For those of us in college or recent graduates hoping to land a job in spite of the current economy, Twitter can be a great way to network with individuals in our field of interest on a more informal level than an informational interview.
Heather Huhman has some tips for those individuals hoping to use Twitter as a way to get a job or internship. All of her 10 tips are solid and should be followed to ensure that Twitter is used properly as a way to network with others in the industry.
She suggests that Twitter users to first do your homework and pay attention. Basically, you should first get a grasp of what are the kinds of things fellow Twitterers are talking about and if you see someone say or ask something that you can respond to, make sure you do. By sharing relevant information and links, you can show others that you know what you’re talking about.
What you say on Twitter will stay on the web so it’s important that you don’t post or link to anything that could damage your brand like saying that you got trashed last night. While you want to avoid negative tweets like that, don’t be afraid to talk about a variety of things and follow a wide range of users.
Your Twitter profile is also important in the networking process. When you start to follow someone or send your first @reply to another user, they are likely to visit your page and read your profile to see who you are. This 160 area gives you a great chance to quickly introduce yourself and link to your LinkedIn page, website, blog, or online resume. You can even create your own personal background image that offers URLs to other relevant websites, blogs, or accounts. For examples, you can check out the accounts of Chris Brogan, Darren Rowse, and Jennifer Leggio.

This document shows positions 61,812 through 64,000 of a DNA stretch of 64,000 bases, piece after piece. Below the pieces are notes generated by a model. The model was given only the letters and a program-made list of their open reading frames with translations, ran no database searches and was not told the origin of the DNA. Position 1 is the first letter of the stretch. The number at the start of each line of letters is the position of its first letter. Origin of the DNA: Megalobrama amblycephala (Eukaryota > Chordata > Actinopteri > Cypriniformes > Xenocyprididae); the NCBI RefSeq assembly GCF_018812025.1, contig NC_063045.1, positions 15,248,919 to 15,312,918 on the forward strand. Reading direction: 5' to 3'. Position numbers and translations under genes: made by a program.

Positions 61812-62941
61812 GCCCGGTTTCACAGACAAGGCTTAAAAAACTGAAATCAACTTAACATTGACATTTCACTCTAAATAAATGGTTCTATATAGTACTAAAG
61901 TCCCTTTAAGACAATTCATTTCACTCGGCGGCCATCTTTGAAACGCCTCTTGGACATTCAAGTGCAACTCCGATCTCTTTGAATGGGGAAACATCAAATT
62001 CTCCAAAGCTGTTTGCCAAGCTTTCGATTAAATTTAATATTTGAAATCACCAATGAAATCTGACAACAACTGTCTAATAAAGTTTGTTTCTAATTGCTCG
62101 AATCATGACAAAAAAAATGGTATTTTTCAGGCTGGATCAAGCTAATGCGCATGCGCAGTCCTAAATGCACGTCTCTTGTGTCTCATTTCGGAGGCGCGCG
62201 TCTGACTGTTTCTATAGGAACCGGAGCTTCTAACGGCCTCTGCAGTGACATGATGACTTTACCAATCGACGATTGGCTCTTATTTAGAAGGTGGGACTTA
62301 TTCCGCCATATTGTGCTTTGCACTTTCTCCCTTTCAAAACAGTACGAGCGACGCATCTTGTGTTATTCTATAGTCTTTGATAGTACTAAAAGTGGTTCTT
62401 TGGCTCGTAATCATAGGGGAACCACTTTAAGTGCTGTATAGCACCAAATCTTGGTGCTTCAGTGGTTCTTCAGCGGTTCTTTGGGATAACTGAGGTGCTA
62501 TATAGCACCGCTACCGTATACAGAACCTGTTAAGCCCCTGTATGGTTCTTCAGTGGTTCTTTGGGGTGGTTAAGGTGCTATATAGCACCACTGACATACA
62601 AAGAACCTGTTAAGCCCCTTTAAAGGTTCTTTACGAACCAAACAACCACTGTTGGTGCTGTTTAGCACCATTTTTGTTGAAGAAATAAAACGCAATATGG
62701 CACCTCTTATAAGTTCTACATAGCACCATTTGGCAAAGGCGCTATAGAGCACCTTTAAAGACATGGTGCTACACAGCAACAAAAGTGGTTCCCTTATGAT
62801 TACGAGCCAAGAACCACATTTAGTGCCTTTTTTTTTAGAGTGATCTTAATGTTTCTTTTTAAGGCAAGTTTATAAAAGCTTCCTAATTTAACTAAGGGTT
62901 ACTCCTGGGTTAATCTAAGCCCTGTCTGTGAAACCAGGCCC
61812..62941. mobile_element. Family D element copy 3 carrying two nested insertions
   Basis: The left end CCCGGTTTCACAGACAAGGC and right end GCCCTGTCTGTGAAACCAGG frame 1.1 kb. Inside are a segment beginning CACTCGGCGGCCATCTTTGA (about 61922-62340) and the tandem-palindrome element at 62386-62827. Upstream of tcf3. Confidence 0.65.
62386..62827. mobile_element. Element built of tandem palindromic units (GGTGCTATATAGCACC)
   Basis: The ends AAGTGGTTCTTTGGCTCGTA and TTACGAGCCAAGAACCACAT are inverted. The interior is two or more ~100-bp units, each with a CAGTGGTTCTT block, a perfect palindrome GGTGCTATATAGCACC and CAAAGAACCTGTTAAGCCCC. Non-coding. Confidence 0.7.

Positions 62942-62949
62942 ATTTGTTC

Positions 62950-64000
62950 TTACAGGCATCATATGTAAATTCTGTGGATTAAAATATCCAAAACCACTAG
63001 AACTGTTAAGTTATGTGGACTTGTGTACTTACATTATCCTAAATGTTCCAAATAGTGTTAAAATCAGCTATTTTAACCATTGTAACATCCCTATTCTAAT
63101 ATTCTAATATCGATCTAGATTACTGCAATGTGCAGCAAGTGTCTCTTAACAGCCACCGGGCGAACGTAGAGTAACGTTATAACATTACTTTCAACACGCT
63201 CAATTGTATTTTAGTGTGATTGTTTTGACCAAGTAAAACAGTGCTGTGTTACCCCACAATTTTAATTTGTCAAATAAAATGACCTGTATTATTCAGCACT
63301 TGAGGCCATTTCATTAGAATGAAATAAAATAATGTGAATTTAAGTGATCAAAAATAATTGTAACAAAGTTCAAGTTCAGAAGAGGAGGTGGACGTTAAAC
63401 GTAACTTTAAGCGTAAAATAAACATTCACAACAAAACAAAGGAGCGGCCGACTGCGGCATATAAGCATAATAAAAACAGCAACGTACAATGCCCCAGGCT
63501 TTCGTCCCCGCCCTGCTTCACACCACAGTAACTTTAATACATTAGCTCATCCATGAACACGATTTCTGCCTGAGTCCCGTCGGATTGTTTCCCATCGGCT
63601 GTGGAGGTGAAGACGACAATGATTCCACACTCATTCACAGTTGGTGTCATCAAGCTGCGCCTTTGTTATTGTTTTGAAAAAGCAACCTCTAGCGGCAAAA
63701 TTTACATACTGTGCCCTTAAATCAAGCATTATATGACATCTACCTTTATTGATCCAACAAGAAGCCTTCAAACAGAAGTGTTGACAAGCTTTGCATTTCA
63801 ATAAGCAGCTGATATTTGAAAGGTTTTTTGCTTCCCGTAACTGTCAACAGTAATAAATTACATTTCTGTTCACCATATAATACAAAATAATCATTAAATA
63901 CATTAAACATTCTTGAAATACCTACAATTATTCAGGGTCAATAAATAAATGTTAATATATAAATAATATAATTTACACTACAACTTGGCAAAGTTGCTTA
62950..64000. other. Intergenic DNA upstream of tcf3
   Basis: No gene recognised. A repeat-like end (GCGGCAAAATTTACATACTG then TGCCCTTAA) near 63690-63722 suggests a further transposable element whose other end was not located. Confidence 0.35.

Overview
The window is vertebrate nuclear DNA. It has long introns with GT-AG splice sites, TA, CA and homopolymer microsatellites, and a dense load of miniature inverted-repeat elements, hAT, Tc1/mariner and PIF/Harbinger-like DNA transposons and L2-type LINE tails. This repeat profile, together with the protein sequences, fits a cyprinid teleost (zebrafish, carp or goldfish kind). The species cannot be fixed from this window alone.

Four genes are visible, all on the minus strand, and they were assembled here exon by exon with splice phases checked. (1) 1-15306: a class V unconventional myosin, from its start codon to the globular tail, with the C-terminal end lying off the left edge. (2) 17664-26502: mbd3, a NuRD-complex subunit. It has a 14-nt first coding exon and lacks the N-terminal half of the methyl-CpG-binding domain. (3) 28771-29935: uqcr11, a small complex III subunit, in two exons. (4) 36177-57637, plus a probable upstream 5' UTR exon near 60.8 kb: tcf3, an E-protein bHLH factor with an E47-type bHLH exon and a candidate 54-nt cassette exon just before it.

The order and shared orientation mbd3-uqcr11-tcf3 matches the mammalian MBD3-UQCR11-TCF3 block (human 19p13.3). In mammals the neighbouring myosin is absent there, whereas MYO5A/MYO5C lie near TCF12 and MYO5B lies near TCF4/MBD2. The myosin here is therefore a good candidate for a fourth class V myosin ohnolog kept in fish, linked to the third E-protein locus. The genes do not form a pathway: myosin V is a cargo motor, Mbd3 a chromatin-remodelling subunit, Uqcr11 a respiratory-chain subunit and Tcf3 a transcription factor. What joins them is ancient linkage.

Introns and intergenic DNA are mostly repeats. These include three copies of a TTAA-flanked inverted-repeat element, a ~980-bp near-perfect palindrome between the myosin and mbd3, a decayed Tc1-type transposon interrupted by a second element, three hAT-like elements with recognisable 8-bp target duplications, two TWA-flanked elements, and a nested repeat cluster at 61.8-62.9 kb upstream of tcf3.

Her other two tips that I found to be really helpful were the following:
7. When appropriate, send a direct message. “After ‘following’ select individuals, I begin by sending them a direct message introducing myself. This method has lead to at least two face-to-face encounters, which I credit to obtaining one job offer from a start-up interactive agency and a tentative internship offer. These are commonly called ‘Tweetups,’” said Paul Matson, president of the Public Relations Student Society of America.8. Call out specific companies. “Mention company names in your tweets – especially those that are of interest to you. It will connect you to others interested in those companies – some of whom may be employers!” said Robbie Kellman Baxter of Peninsula Strategies.
While I’d love for Twitter to eventually help me get a job when I graduate, I’m on Twitter primarily because it gives me an opportunity to interact and engage with individuals I never would be able to otherwise and I have learned so much from them in the process.